Since being found in Ontario in 2000, swede midge has had a rather hasty spread, with adults being found as early as 2007 in some areas in Saskatchewan. Until the past couple of years, however, western Canadian farmers reported finding few symptoms of swede midge damage, which can include anything from fused flower petals to a “witch’s broom” appearance of the main stem. The severity of yield loss depends largely on insect numbers and what stage the crop is at when affected. Swede midge can be devastating to pre-bolting canola, but cause little damage to crops in full flower. Areas in Ontario under high pressure of the midge have essentially stopped growing canola because of this pest.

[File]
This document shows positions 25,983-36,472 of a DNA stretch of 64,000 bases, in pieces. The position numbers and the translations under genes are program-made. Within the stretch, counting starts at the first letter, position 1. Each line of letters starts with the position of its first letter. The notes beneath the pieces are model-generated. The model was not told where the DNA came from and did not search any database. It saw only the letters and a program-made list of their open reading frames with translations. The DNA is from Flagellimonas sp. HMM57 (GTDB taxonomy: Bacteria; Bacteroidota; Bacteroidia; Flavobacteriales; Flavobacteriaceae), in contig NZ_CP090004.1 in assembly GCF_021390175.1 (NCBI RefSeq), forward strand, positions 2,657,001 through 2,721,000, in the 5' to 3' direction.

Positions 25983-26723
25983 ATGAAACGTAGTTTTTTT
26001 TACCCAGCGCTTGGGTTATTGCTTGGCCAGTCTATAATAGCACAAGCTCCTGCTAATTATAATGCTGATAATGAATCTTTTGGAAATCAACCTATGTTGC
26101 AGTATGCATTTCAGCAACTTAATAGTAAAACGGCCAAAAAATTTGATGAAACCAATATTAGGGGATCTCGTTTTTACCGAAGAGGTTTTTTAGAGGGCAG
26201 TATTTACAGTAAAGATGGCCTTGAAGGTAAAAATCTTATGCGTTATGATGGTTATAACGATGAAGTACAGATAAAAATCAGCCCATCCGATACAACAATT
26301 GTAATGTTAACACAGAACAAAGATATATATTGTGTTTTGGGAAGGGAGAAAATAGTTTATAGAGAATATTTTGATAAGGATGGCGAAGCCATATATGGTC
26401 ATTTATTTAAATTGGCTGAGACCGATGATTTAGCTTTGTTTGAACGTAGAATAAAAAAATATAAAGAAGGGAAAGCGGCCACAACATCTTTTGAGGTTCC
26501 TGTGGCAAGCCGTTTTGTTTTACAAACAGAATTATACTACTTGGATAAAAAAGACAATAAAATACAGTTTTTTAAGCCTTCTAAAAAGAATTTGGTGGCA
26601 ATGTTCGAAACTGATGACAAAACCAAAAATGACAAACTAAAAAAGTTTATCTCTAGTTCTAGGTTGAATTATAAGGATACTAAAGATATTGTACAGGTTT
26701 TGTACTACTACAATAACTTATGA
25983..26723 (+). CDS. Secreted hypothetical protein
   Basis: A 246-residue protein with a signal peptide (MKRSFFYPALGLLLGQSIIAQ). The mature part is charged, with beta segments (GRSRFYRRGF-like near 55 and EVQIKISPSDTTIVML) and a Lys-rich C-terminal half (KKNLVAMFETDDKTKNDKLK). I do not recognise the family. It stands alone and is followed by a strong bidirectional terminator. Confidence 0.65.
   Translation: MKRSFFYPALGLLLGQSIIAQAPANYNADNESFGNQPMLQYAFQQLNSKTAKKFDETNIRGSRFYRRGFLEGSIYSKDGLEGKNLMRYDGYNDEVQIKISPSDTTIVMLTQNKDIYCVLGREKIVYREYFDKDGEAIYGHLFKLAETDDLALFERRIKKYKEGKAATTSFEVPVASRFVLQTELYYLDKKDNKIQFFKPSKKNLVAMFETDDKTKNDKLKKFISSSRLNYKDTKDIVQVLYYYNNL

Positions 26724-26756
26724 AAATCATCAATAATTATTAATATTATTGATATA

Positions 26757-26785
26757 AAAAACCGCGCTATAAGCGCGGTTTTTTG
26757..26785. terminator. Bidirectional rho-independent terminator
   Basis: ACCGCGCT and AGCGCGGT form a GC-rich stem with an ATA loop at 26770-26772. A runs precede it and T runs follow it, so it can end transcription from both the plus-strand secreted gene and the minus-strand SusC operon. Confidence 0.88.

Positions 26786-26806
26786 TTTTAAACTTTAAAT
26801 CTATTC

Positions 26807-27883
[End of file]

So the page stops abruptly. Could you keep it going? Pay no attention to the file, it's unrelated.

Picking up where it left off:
Learn More: Scouting, life cycle and control of swede midge
This year, pheromone traps are providing surveillance across the western provinces and in this video, Julie Soroka, research scientist with Agriculture and Agri-Food Canada, provides an update on the numbers of swede midge being found in these traps. Soroka also discusses ways to manage crops to avoid swede midge damage, adding that the surveillance project will continue into next year.
Canola School videos are produced by Real Agriculture.
You can find all of the episodes on Real Agriculture's Canola School page
Tags: swede midge